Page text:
Irish Wheelchair Association users lay down their concerns
Service users and staff from the Irish Wheelchair Association (IWA) received a visit from current Laois County councillor and local election candidate Cllr Caroline Dwane last week.
Ms Dwane Stanley came to the IWA to inform service users of the upcoming local and European elections.
She went through the voting process from registration to Postal votes to accessible polling stations.
Caroline also spoke about local and county issues and gave great opportunity for the service users to ask questions and to discuss some of the issues affecting them.
Developing recreational facilities for young people
Children and adolescents are increasingly experiencing mental health difficulties, with rates of anxiety and depression rising significantly in the last decade, said local election candidate Eoin Barry.
“There are many factors that have contributed to these problems.
Mental health services are stretched to their limit nationwide. There is significant variation in these services depending on where you live.
“Early intervention is limited in many areas and waiting times can stretch to several years. This lack of treatment in early childhood can have a knock on impact on adolescent mental health.
“Families continue to experience significant financial pressures as a result of the financial crash in 2008. The increased focus on attending college or university means many young people feel under pressure to achieve academically.
“Adolescents now have easy access to social media throughout the day. While they increasingly talk to peers online, research is suggesting that today’s teenagers are the loneliest generation yet.
“While we often talk about the impact of loneliness on older people, this is also a common experience for young people. Only now are we beginning to understand the significant physical and mental health impact of loneliness on people of all ages,” said the Labour candidate.
“If I am elected I would like to focus on the development of high quality recreational facilities and amenities for young people.
I have seen the benefits of these initiatives first hand.
“When I was a Youth Worker we set up a project to give teenagers a space to practice and perform music in the Vault in Carlow. This proved to be hugely successful and it gave young people a space to be creative. It was somewhere that they could relax and make friends.
“As the project developed we introduced initiatives to allow young people to develop skills in leadership, sound engineering and recording. Many of the young people that attended went on the work in these areas full time.
“In Newtown the new football pitch and playground at Doonane road provided a welcome facility for the community. While it now needs some mainteance work, overall it has been hugely succesful and has been enjoyed by many young people and families in the area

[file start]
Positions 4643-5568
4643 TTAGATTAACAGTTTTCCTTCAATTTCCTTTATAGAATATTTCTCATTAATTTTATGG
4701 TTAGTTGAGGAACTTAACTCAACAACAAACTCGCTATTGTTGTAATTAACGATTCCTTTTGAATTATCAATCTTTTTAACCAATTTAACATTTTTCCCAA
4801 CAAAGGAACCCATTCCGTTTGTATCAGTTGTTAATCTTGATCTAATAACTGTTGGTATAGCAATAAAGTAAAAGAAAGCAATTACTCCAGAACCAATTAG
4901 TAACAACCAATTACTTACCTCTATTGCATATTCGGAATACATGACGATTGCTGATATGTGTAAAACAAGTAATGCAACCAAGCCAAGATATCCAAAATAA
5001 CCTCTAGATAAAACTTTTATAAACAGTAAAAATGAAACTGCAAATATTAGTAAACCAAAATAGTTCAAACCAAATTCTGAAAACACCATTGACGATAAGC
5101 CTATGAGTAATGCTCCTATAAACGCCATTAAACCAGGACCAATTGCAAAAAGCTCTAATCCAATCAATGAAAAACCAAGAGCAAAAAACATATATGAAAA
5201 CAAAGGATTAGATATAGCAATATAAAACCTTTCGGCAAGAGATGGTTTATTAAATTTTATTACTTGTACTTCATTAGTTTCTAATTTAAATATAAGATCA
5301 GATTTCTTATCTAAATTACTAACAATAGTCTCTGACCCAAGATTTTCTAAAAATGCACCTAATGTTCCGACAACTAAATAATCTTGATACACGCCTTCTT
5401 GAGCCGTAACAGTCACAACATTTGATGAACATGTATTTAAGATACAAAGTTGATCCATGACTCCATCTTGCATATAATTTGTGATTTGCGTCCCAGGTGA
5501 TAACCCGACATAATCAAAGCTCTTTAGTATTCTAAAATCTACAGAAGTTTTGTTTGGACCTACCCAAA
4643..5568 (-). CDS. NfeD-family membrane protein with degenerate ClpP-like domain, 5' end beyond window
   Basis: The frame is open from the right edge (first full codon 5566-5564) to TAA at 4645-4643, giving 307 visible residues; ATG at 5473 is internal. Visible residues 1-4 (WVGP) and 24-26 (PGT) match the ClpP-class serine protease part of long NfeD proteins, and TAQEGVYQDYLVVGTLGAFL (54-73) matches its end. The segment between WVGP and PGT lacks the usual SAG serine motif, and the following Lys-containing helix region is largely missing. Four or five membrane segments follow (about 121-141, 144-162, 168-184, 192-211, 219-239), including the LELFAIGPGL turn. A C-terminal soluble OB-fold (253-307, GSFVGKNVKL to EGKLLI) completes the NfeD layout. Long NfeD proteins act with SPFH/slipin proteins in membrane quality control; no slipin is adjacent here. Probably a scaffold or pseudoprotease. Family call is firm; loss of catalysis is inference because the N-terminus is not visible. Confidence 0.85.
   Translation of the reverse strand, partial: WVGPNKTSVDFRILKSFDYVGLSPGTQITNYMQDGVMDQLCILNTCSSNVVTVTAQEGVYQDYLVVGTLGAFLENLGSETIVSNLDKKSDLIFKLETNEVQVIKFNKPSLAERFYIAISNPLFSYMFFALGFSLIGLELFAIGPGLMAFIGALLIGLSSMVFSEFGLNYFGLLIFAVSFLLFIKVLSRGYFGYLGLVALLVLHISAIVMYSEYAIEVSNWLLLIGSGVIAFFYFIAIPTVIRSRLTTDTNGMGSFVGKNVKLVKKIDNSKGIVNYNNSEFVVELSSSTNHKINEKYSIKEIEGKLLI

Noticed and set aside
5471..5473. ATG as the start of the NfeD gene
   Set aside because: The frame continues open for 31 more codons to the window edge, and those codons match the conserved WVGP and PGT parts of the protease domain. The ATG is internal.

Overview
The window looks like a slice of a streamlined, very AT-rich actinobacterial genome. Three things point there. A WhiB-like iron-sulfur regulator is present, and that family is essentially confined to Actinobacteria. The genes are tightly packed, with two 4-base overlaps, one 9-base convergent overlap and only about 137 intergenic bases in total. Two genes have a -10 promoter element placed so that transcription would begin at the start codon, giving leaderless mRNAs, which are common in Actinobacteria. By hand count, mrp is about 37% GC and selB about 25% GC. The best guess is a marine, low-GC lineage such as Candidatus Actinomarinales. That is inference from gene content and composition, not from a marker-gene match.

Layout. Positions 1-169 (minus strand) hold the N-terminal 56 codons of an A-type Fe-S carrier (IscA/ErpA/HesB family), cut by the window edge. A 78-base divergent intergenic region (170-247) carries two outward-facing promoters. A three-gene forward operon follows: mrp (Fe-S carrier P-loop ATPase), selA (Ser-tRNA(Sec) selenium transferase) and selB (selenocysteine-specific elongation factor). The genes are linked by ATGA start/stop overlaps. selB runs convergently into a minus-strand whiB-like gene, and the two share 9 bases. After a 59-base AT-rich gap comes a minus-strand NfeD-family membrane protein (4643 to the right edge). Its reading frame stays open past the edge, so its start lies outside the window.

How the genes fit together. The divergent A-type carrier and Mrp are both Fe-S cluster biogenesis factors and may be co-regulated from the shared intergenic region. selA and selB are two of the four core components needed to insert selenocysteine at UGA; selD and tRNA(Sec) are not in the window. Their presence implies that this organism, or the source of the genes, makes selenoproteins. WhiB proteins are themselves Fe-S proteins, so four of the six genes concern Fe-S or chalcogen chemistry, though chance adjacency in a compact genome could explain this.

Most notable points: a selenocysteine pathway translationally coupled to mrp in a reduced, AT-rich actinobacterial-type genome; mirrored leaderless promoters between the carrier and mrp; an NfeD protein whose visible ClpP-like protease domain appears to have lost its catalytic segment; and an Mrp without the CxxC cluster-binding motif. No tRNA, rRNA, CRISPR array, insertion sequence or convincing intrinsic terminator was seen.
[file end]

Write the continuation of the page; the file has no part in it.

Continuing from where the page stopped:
Mr Barry highlighted the regeneration of Weavers Park in the Liberties, Dublin, as a case.
“What had previously been a derelict site is now a thriving park, featuring green areas, playgrounds and a skatepark. There is no reason why a similar model cannot be followed in Laois.
“If successful, we could develop recreational facilities where people of all ages could enjoy. Children would have access to playgrounds and the adolescents would have access to safe and age appropriate facilities such as skate parks or climbing facilities.
“This would encourage exercise, play and social interaction. All of which we know can help to improve a young persons sense of well-being,” he concluded.
School secretaries right to pay and employment security must be resolved
Independent TD Carol Nolan has said that the inequity and insecurity that continues to characterise how school secretaries are being treated with respect to their pay and conditions is shameful and must be brought to an end.
Deputy Nolan was speaking after she challenged the Minister for Education, Joe McHugh, on his plans to intervene and resolve the long running dispute surrounding school secretaries and pay.
“There must not be a hierarchy of value when it comes to the vital role that each member of the school community plays.
“Unfortunately that is what we are witnessing when it comes to the value that the Department and in certain cases, Boards of Management, are placing on the role and function of school secretaries.
“The Minister says that the secretaries pay has improved; but what he fails to acknowledge is the completely uneven nature of these improvements and how much they are at the total discretion of individual schools.
“Most parents would be horrified to think that their own school secretary, who in many cases is a person they would have known across the lifetime of all of their children; was the subject of such inequitable and unfair treatment.
“We know for example that about nine out of every ten secretaries perform functions that are the equivalent to, or exceed, the work of public service workers. Yet despite that they have been excluded from accessing equivalent rights to salary scales, sick pay and pension pay.
“If we allow that situation to persist what we are effectively saying to school secretaries is that while we will praise your work and tell you how wonderful you are; we will not match that with concrete action like improved pay and conditions.
That to me is utterly unacceptable and it must stop,” concluded Deputy Nolan.